Are the days of fighting over Murray water finished?

Thursday, 16 October 2014

A University of Adelaide water and constitutional law expert says the next Australian drought will be the first time the new Murray-Darling Basin Plan will be truly tested, revealing if the Basin Plan has what it takes to manage River Murray water allocation disputes which have been ongoing for more than a century.

Speaking in the lead up to National Water Week (19-25 October 2014), Dr Adam Webster from the University of Adelaide's Law School says historically, tensions surrounding water allocation come to surface during times of extreme drought.

"The Basin Plan, introduced in 2012, is a framework that aims to achieve a balance between environmental, economic and social considerations associated with the Murray-Darling Basin. It also includes guidelines surrounding water allocation for the individual states (namely SA, NSW and Vic)," Dr Webster says.

"While we don't know exactly when the next drought will impact the region, history tells us there will be more and that's when we'll really know the effectiveness of the Basin Plan," he says. "And that's when Governments will really focus on water regulation."

Dr Webster says the new Basin Plan is part of one of a number of intergovernmental agreements that have been implemented over the past century in an effort to manage ongoing water allocation disputes between the States through which the waters of the Basin flow.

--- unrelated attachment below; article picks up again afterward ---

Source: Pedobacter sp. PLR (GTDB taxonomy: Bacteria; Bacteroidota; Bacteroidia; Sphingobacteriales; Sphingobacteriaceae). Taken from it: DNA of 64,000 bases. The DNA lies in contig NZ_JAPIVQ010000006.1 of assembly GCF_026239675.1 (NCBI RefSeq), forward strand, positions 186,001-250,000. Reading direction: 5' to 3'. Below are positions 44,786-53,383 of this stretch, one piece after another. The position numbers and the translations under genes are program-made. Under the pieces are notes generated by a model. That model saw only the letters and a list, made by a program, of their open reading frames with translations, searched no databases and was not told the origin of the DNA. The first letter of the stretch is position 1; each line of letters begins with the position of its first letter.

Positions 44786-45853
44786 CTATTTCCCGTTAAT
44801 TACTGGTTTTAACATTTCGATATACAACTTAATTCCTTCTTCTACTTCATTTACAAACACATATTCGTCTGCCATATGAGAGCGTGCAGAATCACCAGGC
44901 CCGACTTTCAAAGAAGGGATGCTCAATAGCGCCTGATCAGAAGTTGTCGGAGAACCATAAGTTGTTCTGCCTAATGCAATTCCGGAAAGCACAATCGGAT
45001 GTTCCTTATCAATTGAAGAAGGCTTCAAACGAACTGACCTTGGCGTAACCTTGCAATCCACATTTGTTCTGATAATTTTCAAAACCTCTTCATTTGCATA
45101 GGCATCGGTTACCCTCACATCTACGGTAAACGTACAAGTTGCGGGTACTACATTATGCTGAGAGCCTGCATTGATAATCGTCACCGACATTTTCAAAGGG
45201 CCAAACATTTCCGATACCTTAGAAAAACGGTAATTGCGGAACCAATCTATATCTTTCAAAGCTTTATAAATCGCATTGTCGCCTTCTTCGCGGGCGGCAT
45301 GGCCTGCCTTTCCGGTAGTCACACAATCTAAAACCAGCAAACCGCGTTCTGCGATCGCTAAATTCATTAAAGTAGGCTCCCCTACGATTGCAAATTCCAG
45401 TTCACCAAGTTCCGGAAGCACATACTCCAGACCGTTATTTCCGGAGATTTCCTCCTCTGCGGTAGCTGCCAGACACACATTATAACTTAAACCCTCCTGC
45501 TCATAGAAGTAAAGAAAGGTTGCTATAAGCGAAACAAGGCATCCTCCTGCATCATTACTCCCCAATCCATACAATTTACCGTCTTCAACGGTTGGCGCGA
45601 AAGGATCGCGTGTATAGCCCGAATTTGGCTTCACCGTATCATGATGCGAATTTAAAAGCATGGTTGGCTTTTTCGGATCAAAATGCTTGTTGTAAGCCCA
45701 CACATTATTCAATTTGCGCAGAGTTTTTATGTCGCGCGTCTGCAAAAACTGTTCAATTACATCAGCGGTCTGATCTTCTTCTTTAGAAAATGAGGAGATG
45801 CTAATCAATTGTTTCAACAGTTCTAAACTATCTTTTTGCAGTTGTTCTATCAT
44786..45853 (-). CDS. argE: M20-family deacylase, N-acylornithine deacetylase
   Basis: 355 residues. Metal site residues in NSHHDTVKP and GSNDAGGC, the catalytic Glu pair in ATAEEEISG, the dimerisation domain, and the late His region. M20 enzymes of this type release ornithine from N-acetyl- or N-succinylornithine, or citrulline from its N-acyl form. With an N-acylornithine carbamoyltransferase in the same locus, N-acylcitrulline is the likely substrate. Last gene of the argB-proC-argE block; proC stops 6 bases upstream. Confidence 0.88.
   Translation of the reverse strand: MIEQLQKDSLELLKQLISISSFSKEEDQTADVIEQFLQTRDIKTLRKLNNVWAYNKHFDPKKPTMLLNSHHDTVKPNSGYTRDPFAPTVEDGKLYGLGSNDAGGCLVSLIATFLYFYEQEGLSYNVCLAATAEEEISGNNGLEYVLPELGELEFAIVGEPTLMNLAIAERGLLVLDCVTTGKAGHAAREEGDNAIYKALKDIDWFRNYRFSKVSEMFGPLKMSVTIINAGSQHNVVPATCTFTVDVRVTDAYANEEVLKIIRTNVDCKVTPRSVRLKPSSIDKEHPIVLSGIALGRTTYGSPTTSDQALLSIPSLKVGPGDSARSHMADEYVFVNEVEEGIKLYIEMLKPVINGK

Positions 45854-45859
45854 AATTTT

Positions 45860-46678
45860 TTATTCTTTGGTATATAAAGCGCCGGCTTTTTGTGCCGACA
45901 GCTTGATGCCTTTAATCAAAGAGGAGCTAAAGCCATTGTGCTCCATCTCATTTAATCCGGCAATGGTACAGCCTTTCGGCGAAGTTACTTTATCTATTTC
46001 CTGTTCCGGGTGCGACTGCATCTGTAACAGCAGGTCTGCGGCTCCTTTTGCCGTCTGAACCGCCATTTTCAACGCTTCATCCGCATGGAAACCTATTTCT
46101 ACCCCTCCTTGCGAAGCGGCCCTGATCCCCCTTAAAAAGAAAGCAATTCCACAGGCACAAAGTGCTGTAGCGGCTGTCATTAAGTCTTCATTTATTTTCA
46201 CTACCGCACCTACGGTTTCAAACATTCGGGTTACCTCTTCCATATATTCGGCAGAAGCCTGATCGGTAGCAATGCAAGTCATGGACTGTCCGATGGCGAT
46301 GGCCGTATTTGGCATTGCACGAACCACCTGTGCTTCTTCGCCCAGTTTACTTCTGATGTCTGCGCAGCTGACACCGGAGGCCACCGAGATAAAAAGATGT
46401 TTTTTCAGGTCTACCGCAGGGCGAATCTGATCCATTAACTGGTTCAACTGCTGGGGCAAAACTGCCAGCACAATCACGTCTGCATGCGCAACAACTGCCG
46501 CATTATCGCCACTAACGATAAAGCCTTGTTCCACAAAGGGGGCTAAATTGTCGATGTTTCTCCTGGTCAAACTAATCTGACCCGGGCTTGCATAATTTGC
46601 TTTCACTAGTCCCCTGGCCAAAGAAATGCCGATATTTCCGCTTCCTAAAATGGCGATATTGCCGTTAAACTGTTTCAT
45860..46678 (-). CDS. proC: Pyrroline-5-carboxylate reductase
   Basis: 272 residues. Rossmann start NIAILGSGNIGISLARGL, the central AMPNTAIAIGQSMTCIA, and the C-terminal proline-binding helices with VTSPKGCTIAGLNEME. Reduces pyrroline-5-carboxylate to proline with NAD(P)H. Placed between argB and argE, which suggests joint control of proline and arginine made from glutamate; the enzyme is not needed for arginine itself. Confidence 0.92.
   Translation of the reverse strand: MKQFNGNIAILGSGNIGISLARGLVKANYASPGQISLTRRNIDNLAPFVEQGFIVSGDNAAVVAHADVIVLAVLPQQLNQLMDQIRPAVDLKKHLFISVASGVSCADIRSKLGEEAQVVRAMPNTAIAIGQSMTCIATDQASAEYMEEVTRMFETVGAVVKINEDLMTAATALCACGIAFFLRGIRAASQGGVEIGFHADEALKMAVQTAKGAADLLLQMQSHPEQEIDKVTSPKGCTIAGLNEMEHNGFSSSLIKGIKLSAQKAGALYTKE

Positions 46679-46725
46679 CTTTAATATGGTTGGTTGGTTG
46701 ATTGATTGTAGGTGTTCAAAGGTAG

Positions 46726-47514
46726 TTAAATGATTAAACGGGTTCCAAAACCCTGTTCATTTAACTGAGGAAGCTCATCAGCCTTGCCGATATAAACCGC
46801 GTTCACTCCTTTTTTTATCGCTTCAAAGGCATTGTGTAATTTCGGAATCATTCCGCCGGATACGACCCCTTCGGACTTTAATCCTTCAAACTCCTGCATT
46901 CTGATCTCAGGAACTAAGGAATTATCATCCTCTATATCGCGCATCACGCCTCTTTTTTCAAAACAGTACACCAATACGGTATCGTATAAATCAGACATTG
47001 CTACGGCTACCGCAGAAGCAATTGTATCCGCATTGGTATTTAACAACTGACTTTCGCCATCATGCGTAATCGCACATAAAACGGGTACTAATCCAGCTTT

"2014 marks 100 years since the first formal agreement on River Murray water allocation between the States and the Commonwealth. Since this time, subsequent agreements have never been easy to reach, causing tension between the States."

"As a result, there have been occasions when a State - most commonly SA, and usually during times of drought - has considered its legal position and the possibility of litigation, which has only added to the tensions associated with creating inter-state agreements."

While the Australian States have argued over the waters of the River Murray for more than 100 years, Dr Webster says historically disputes have been resolved without the involvement of the courts.

"When compared to the United States, Australia manages disputes about water allocation quite admirably.

"To date disputes have been negotiated out of court, which is a faster and less expensive manner in which to address them. In the US on the other hand, States have gone to court on numerous occasions in an effort to resolve issues about river water allocation. That litigation has been both lengthy and expensive," he says.


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Dr Adam Webster
Adelaide Law School
The University of Adelaide
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